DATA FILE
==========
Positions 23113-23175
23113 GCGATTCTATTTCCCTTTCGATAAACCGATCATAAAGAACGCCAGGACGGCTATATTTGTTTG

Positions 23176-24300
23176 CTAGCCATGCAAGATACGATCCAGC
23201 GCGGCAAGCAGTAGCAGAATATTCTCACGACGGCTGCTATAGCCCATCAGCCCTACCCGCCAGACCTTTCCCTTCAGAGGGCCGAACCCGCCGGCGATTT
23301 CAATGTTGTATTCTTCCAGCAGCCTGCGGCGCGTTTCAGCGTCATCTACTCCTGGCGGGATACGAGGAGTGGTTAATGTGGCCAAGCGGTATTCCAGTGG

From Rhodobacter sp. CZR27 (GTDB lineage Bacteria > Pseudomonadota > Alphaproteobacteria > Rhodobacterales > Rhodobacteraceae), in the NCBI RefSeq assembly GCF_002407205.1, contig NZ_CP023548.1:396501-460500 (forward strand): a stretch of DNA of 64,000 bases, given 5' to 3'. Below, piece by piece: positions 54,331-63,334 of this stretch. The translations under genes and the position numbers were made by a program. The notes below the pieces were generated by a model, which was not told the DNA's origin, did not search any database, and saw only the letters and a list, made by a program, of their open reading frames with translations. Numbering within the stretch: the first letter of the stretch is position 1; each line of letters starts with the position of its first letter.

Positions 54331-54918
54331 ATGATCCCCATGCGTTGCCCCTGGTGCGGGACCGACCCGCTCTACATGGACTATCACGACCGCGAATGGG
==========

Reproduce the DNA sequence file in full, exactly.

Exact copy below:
Positions 23113-23175
23113 GCGATTCTATTTCCCTTTCGATAAACCGATCATAAAGAACGCCAGGACGGCTATATTTGTTTG

Positions 23176-24300
23176 CTAGCCATGCAAGATACGATCCAGC
23201 GCGGCAAGCAGTAGCAGAATATTCTCACGACGGCTGCTATAGCCCATCAGCCCTACCCGCCAGACCTTTCCCTTCAGAGGGCCGAACCCGCCGGCGATTT
23301 CAATGTTGTATTCTTCCAGCAGCCTGCGGCGCGTTTCAGCGTCATCTACTCCTGGCGGGATACGAGGAGTGGTTAATGTGGCCAAGCGGTATTCCAGTGG

From Rhodobacter sp. CZR27 (GTDB lineage Bacteria > Pseudomonadota > Alphaproteobacteria > Rhodobacterales > Rhodobacteraceae), in the NCBI RefSeq assembly GCF_002407205.1, contig NZ_CP023548.1:396501-460500 (forward strand): a stretch of DNA of 64,000 bases, given 5' to 3'. Below, piece by piece: positions 54,331-63,334 of this stretch. The translations under genes and the position numbers were made by a program. The notes below the pieces were generated by a model, which was not told the DNA's origin, did not search any database, and saw only the letters and a list, made by a program, of their open reading frames with translations. Numbering within the stretch: the first letter of the stretch is position 1; each line of letters starts with the position of its first letter.

Positions 54331-54918
54331 ATGATCCCCATGCGTTGCCCCTGGTGCGGGACCGACCCGCTCTACATGGACTATCACGACCGCGAATGGG